Higher estrogen levels during pregnancy in Andean than European residents of high altitude suggest differences in aromatase activity
Charles, Shelton M
Julian, Colleen Glyde
Moore, Lorna G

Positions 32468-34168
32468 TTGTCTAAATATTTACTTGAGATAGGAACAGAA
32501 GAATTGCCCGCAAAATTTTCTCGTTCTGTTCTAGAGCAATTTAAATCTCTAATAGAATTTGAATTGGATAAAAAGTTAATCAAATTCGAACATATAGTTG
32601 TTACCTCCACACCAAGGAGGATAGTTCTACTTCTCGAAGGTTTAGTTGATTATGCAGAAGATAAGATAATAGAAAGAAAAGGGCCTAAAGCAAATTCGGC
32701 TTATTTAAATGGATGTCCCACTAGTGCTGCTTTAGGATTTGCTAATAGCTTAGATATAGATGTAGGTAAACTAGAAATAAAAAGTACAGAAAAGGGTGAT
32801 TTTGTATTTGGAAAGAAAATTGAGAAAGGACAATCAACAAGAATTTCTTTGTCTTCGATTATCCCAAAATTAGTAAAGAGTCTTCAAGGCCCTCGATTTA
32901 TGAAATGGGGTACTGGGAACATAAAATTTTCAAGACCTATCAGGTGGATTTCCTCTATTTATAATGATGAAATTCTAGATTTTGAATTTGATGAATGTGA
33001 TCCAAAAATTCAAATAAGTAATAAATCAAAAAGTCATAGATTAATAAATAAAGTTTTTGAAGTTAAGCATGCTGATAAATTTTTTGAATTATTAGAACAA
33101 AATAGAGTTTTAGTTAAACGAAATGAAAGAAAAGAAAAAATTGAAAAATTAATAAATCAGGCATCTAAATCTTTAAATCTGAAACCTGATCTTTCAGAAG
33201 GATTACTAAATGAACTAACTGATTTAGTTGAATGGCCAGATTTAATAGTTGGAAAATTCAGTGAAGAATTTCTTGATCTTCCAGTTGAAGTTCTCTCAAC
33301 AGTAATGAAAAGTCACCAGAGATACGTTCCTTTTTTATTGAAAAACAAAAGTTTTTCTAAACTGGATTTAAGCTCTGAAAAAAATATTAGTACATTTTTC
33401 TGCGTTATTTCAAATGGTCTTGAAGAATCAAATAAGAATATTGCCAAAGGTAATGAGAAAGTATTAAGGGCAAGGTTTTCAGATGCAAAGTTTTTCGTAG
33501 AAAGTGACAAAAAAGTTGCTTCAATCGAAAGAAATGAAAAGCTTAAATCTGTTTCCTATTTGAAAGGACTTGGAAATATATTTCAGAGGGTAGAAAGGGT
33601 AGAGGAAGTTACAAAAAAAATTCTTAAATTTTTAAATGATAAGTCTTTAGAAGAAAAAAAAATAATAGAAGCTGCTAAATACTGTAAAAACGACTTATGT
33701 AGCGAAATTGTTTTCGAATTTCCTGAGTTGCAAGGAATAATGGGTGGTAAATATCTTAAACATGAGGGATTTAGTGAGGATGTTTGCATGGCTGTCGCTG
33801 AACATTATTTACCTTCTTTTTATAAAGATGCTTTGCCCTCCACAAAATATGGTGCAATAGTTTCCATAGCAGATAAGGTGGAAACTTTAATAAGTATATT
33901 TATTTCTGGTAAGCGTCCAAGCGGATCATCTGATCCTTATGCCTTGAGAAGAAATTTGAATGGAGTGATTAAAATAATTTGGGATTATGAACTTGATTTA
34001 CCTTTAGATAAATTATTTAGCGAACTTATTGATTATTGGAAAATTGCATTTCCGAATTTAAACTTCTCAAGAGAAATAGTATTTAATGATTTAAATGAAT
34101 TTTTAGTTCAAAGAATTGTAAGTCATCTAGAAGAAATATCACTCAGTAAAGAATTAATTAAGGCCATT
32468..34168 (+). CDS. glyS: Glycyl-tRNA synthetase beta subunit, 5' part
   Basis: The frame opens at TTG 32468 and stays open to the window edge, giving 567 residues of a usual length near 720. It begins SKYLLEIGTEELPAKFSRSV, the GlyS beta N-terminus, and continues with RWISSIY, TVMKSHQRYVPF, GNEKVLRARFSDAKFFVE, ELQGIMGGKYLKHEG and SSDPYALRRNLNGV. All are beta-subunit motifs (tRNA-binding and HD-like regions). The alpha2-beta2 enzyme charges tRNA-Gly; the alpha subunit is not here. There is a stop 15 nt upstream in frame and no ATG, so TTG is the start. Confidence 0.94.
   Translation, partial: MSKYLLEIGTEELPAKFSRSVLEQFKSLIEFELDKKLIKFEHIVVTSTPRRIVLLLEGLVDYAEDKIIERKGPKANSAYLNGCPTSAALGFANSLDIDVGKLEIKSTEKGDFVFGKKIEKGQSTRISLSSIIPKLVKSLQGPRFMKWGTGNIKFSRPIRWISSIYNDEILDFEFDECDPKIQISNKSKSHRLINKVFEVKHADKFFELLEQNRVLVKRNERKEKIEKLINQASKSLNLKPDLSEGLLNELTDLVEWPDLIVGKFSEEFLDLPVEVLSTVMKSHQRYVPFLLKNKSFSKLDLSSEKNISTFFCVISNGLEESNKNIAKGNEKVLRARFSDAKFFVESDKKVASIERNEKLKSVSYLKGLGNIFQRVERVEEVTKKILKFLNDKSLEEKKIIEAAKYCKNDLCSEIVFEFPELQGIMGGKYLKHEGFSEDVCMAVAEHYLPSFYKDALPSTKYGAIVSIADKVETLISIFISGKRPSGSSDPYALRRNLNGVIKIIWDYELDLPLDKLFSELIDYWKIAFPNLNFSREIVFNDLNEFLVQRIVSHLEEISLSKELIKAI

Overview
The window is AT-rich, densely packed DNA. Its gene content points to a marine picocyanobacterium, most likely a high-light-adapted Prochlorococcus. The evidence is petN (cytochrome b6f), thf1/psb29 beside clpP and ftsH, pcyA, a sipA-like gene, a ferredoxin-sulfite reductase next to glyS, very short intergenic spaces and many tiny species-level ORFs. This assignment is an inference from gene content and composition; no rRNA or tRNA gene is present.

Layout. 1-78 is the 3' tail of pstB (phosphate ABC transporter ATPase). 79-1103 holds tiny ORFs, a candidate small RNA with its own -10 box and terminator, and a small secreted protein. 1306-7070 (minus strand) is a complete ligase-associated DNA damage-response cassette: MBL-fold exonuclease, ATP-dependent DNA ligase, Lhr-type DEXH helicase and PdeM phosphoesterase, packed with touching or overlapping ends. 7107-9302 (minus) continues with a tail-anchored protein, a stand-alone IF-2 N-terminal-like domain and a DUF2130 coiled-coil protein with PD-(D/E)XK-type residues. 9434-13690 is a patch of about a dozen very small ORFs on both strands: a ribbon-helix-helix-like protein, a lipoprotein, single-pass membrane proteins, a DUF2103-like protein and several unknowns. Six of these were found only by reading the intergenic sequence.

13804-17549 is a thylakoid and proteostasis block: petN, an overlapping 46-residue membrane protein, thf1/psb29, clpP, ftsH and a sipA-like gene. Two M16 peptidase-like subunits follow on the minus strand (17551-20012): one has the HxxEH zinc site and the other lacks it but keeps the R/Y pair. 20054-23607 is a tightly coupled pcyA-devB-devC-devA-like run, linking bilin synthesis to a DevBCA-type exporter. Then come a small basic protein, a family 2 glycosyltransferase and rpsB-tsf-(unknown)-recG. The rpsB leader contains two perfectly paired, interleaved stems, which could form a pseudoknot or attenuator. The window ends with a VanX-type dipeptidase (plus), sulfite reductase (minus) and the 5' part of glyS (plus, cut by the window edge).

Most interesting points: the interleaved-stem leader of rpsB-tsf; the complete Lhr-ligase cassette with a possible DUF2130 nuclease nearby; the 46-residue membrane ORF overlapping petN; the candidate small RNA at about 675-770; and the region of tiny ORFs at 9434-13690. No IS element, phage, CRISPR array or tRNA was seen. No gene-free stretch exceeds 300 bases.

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Context: Uteroplacental hypoxia has been reported to lower estrogen levels in preeclampsia as the result of reduced aromatase activity. Objective: We asked whether the chronic hypoxia of residence at high altitude in the absence of preeclampsia lowered estrogen, whether such effects differed in Andean vs European high-altitude residents, and whether such effects were related to uterine artery diameter or blood flow. Design, Setting, and Participants: Studies at weeks 20 and 36 of pregnancy were conducted in 108 healthy Bolivian low- (400 m, n 53) or high-altitude (3600 m, n 55) residents of European (n 28 low and 26 high altitude) or Andean (n 25 low and 29 high altitude) ancestry. All groups were similar in age, nonpregnant body mass index, and pregnancy weight gain. Results: High-altitude residence increased circulating progesterone, cortisol, estrone, 17 -estradiol, and estriol levels (all P .01). High-altitude Andeans vs Europeans at week 36 had higher progesterone, estrone, 17 -estradiol, and estriol levels as well as product to substrate ratios for the reactions catalyzed by aromatase, whereas week 36 cortisol levels were greater in the European than Andean women (all P .05). Lower cortisol, higher estriol (both P .01), and trends for higher progesterone and 17 -estradiol levels were associated with greater uterine artery diameters and blood flow at high altitude. Conclusions: Chronic hypoxia does not lower but rather raises estrogen levels in multigenerational Andeans vs shorter-term Europeans, possibly as the result of greater aromatase activity. Because hypoxia alone does not lower estrogen, other attributes of the disease may be responsible for the lower estrogen levels seen previously in preeclamptic women. (J Clin Endocrinol Metab 99: 2908–2916, 2014).